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Think you have a sleep disorder? There’s no app for that… yet

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We know that how much you sleep and how long you sleep has a measured impact on human health, safety and performance. Sufficient sleep is defined as 7-9 hours, but there are no shortage of reports available which demonstrate that the average adult is not getting enough. Barriers to sleep can be numerous – lifestyle, environmental or health related.

If you are concerned you are not getting enough sleep because of a possible sleep disorder, the first step is measuring your sleep activity. Currently, the most valid form of measuring sleep is in a clinical sleep lab environment using polysomnography (PSG). This test involves spending the night in a lab, with dozens of sensors and wires hooked up to your face and body. It’s certainly not the most ideal sleep environment, but because the test can actually measure brain waves and other functions while you are dozing, it is highly accurate in diagnosing sleep disorders.

For those looking to understand how much sleep they are getting on a nightly basis from the comforts of home, there are now a number of smartphone applications available in the market that claim to measure individual sleep. Sounds convenient, but what kind of data are you getting in return for your 99 cents?

A study in the Journal of Physiological Measurement published this year looked at the variety of smartphone sleep-screening applications available for Android and Apple platforms which claim to monitor sleep activity: “The recent increase in adoption of smartphones, with high quality on-board sensors has led to the proliferation of many sleep screening applications running on the phone.”

The study, which was conducted through the Department of Engineering Science at the University of Oxford, looked at over 40 smartphone applications including 18 actigraphy-based* applications and concluded that “with the exception of simple questionnaires, no existing sleep-related application available for smartphones is based on scientific evidence.” They determined that the apps provided users with varied results depending on the type of phone, the user’s environment and the phone’s proximity to the patient.

With the growing ‘quantified self movement’ mobile apps are changing the way we live and address our health. Certainly as technology and app development improves we are on our way to seeing them provide more clinically-accurate data, but in the meantime, when it comes to diagnosing your sleep health – consult with your doctor and not your mobile phone.

*The same technology used in our own clinically-validated Readiband which was proven to be 93% accurate when compared with PSG technology.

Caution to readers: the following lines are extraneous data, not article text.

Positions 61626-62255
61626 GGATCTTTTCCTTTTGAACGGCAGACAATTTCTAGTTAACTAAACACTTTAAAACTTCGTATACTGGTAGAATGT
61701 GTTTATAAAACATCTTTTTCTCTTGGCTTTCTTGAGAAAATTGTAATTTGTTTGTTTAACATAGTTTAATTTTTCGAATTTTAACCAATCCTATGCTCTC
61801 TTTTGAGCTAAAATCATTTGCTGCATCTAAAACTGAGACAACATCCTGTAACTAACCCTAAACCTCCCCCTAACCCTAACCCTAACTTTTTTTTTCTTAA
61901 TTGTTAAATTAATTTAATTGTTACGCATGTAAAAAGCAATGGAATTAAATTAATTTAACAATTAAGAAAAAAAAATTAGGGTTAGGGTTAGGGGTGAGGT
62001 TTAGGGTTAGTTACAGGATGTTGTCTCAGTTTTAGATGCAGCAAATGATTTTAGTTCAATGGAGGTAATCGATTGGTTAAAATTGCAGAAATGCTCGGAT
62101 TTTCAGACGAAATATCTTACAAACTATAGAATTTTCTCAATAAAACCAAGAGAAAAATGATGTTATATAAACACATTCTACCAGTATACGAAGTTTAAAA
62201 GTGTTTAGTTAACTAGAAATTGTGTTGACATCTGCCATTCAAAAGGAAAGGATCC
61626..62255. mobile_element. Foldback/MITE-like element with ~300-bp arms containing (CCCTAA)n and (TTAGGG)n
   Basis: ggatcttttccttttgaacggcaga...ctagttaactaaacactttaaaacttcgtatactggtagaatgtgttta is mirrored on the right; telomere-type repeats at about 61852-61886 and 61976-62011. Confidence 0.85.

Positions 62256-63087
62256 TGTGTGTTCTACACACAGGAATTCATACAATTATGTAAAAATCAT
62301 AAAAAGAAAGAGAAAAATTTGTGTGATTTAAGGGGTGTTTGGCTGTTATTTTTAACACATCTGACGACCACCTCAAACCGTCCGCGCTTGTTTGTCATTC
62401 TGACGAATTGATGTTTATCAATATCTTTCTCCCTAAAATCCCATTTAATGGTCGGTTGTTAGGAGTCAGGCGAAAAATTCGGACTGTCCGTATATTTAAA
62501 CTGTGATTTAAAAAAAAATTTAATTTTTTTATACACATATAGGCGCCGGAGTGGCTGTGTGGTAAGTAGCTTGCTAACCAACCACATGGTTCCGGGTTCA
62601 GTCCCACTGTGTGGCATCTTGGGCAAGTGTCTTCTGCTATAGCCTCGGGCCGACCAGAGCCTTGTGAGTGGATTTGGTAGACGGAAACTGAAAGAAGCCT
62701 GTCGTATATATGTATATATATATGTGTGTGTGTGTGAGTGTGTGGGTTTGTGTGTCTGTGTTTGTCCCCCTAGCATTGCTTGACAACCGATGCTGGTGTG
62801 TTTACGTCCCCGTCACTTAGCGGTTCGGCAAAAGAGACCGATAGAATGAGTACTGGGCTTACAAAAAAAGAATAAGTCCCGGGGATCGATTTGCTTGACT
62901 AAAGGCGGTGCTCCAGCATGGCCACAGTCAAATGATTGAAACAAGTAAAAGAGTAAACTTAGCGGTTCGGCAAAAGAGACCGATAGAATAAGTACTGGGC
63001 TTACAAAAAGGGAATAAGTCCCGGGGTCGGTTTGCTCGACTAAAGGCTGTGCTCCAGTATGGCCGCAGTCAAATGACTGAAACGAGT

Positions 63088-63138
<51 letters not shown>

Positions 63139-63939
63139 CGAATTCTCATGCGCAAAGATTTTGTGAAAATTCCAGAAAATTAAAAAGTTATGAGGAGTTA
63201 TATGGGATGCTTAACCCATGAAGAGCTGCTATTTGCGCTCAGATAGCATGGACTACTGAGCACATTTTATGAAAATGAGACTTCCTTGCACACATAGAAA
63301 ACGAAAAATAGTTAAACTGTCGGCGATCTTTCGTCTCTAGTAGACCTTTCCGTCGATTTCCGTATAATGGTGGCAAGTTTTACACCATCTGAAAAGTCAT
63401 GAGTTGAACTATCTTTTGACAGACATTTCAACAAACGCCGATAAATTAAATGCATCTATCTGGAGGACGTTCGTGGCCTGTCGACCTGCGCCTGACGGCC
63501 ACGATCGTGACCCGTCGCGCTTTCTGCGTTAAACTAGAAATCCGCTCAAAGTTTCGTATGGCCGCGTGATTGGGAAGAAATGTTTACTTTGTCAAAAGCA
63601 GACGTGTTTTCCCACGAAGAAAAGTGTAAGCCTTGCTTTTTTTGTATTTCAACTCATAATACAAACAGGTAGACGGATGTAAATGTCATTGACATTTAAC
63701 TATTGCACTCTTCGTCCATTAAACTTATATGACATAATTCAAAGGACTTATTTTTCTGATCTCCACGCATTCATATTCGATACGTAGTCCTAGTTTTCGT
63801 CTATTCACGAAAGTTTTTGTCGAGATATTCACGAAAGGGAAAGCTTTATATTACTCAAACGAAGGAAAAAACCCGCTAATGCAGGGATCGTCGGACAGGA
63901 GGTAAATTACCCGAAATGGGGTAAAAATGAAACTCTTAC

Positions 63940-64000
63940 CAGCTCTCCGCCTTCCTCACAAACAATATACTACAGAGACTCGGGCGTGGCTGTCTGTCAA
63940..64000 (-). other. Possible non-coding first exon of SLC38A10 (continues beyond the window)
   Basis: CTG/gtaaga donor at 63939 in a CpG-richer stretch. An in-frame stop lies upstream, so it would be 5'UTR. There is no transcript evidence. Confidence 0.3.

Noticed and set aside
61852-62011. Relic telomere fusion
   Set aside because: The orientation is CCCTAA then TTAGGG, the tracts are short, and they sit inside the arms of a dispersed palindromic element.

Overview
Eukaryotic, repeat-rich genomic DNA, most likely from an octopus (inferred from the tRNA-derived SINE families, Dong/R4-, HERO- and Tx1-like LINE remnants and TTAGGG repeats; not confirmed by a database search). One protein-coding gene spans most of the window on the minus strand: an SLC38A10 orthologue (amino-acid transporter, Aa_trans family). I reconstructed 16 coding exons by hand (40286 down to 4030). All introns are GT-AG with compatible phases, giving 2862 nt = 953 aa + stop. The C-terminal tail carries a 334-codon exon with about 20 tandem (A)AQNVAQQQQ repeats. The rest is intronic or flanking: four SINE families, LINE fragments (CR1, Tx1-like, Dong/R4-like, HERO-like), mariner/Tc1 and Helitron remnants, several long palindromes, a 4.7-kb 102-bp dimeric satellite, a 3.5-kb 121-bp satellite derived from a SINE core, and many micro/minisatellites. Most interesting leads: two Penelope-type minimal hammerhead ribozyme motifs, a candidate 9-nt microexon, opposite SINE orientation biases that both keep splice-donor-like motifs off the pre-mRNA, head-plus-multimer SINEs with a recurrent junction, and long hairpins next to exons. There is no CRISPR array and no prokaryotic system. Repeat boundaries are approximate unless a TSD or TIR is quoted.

Do you know how tired you are?

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In a recent Psychology Today article, Mark Wolverton, suggests that when it comes to sleep deprivation, the gravest danger is “that we no longer realize just how tired we are”.

Mark has a point. Our own sleep and fatigue expert, Pat Byrne, often talks about the unfortunate realities of habitual sleep deprivation – pointing out that getting four to six hours of sleep a night may start to feel normal, but it doesn’t change the biological need to sleep eight. The accumulating deficit of sleep is evident in reaction and performance tests, even though participants might think they feel fine. Pat often sees professional athletes with whom he works confuse how they feel with how they perform. There is a difference.

In a society that would never consider getting behind the wheel of car after a few drinks, people are driving their cars with impaired levels of fatigue. In the US, fatigued driving is estimated to be responsible for 6,000 fatal road accidents annually. The problem is an international one – in the UK, it is estimated that 1 in every 5 road accidents is fatigue related. Southern Australia also reports  30% of fatal crashes and 15% of serious injury crashes are caused by fatigued drivers. The problem? Fatigue impairs not only our reaction time, but our “ability to judge our own level of tiredness”.

On a much less dangerous level, college and university students who stay up late to study are doing themselves an academic disservice. Multiple studies, including one from Harvard, have demonstrated that fatigue negatively affects the brain’s cortex – which is where information is stored. ‘Night owls’ and students who routinely deprive themselves of eight hours of sleep may think they are functioning well, but studies show that those who are staying up late to study or getting less than eight hours of sleep have lower GPA’s than those who sleep when and how biology dictates they should.

If you’re sitting down to tackle a thesis paper, researching for your next corporate presentation, driving home from work or heading out on a road trip, don’t think about how you’re currently feeling, think about how much sleep you’ve been getting lately. If it’s less than eight hours nightly for the last week, chances are it’s not enough to function at your most effective.

Finally, consider this: Drowsiness is actually the ‘brain’s last step before falling asleep‘, so waiting for the feeling of tiredness is both counter-productive and downright dangerous. Drinking a coffee or opening a window for fresh air may seem like a good way to battle the onset of fatigue, but research shows that if you close your laptop to get some shut eye, you’re likely to perform better and if you park your car and get some sleep, you may actually save a life.